When the world was on the brink of devastation caused by the Axis’ powers, Japan was one of the first countries to be conquered. Fat Man and Little Boy thundered from the sky, crushing the seemingly unbreakable spirit of Imperial Japan. Emperor Hirohito watched 2 of his beloved cities melt—first Hiroshima, then Nagasaki—in disbelief, under the new found power of the United States.
In a radio announcement to his people, the Emperor said “the time has come when we must bear the unbearable.” On September 21, 1945 Japan formally surrendered, ending World War II.
The devastation and humiliation of defeat were not easily forgotten or forgiven by the Japanese people. It would take more than a generation for the country to begin to heal the physical, emotional, and spiritual scars of war.
During the Allied occupation of Japan following World War II, millions of ceramic figurines were produced and sold as souvenirs to GIs. These figurines, commonly known as “Occupied Japan Figurines,” were produced until 1952 when the Allied Forces ended their occupation of the country.
Many of these figurines are valuable today, fetching high prices at antique stores and online auction sites.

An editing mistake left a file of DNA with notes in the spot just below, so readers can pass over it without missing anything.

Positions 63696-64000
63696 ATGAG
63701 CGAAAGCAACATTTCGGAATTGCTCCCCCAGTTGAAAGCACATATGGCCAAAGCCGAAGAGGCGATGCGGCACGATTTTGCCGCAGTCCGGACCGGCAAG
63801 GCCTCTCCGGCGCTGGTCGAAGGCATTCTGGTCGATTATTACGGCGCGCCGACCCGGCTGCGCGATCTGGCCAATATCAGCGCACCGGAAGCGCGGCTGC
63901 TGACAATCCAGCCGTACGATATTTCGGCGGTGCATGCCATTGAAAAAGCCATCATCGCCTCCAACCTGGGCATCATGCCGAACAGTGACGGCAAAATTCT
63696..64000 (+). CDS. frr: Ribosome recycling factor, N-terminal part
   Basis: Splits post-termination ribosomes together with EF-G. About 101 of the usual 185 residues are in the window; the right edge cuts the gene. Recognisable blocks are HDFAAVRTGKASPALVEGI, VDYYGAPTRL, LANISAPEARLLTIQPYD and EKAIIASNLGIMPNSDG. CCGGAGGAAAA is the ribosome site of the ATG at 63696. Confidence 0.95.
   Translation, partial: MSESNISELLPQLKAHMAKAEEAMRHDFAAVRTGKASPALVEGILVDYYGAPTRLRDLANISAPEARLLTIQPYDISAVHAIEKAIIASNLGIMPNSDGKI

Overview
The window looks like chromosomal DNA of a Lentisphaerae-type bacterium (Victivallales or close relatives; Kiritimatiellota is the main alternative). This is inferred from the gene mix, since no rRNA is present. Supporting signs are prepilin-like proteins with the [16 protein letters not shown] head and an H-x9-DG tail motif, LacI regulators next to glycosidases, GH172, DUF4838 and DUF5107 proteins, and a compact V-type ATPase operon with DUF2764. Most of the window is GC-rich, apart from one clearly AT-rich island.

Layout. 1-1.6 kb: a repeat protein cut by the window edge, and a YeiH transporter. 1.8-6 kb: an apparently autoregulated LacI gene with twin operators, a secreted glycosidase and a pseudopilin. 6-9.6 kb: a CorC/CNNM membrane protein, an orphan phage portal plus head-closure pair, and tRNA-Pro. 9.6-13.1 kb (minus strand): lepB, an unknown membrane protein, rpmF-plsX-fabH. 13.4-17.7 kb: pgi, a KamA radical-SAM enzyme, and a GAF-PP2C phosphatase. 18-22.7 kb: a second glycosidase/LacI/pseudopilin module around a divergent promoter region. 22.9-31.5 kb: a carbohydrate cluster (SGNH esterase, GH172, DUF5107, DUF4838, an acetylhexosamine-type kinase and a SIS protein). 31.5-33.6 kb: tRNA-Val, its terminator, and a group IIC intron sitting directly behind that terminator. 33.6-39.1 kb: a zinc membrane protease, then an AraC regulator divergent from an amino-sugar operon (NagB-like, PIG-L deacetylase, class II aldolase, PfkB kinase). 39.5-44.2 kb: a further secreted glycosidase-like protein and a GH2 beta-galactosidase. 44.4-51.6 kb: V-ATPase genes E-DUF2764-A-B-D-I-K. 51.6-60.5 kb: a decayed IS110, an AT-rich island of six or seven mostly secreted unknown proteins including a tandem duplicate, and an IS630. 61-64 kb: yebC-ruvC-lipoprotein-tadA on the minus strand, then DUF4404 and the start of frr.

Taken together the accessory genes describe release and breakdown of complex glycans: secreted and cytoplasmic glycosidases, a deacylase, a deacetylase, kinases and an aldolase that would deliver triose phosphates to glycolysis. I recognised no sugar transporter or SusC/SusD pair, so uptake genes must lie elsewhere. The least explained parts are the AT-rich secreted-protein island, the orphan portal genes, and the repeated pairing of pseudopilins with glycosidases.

In this article, we are going to see the most valuable figurines from occupied Japan. If one of your older relatives happened to be stationed in Japan, or visited it during the occupation, then you might have one of these in your possession.
Identifying an Occupied Japan Figurine
Identification is the first and most important step in determining the value of your figurine. Both to figure out whether it has any value, and if it’s worth anything beyond that.
If you want to start your collection, then you must exercise care as to not incur into any fraud. There are, unfortunately, people selling fakes out there. But with some practice, you will be able to tell them apart.
There is only one way to be sure a collectible actually comes from occupied Japan: its mark.
Mind the Mark
There is only one way to determine whether an Occupied Japan Figurine is valuable and that is through the mark. Every figurine made during the occupation will have a mark somewhere on it that says “Occupied Japan” or “Made in Occupied Japan.”
The lack of one of these marks means that the piece was not made during the occupation, and therefore, has no value. Even though sometimes these items were marked with only “Japan” or “Made in Japan”. If that’s the case, collectors still won’t consider them as coming from Occupied Japan.
Evaluating the Figurines
Once you have determined that your figurine is, in fact, an Occupied Japan Figurine, the next step is to evaluate it. This will give you a good idea as to how much the piece might be worth on the open market.
There are a few factors you need to consider when evaluating an Occupied Japan Figurine: